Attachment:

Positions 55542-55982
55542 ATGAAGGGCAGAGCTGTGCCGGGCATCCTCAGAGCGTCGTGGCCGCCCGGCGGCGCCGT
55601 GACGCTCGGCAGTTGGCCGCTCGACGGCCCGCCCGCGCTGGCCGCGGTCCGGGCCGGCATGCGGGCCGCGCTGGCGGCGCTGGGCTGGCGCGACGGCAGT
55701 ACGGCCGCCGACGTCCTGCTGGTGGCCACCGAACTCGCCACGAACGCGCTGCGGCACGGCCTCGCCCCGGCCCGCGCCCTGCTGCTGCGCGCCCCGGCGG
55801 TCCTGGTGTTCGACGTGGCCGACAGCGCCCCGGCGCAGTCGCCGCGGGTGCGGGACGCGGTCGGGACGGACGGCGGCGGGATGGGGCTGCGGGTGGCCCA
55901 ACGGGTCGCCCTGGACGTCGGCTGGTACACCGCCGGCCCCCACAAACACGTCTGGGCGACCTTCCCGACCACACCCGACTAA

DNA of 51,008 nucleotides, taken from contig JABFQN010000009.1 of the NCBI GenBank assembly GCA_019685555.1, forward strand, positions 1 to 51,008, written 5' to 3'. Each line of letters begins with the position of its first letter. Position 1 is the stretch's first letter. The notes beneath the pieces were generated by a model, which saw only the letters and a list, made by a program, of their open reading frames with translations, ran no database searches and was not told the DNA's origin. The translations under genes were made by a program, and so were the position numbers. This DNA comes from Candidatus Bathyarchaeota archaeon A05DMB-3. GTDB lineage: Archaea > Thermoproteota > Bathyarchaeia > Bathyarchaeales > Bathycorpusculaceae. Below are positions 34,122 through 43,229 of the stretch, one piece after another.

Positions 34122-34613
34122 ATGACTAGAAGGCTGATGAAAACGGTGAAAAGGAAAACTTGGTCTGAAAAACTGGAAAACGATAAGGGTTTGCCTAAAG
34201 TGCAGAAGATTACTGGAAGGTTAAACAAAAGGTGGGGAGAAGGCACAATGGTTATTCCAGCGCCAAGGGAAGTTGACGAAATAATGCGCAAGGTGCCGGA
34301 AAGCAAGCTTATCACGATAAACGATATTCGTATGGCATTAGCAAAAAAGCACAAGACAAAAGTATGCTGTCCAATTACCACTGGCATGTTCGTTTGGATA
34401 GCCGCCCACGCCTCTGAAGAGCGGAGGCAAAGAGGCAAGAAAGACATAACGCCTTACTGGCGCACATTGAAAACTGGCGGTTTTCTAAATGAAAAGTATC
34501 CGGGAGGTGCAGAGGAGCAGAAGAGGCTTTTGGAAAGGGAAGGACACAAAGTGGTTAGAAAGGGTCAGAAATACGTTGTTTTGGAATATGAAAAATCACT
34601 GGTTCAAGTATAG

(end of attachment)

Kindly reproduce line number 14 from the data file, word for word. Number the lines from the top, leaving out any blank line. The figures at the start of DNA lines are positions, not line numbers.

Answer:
34601 GGTTCAAGTATAG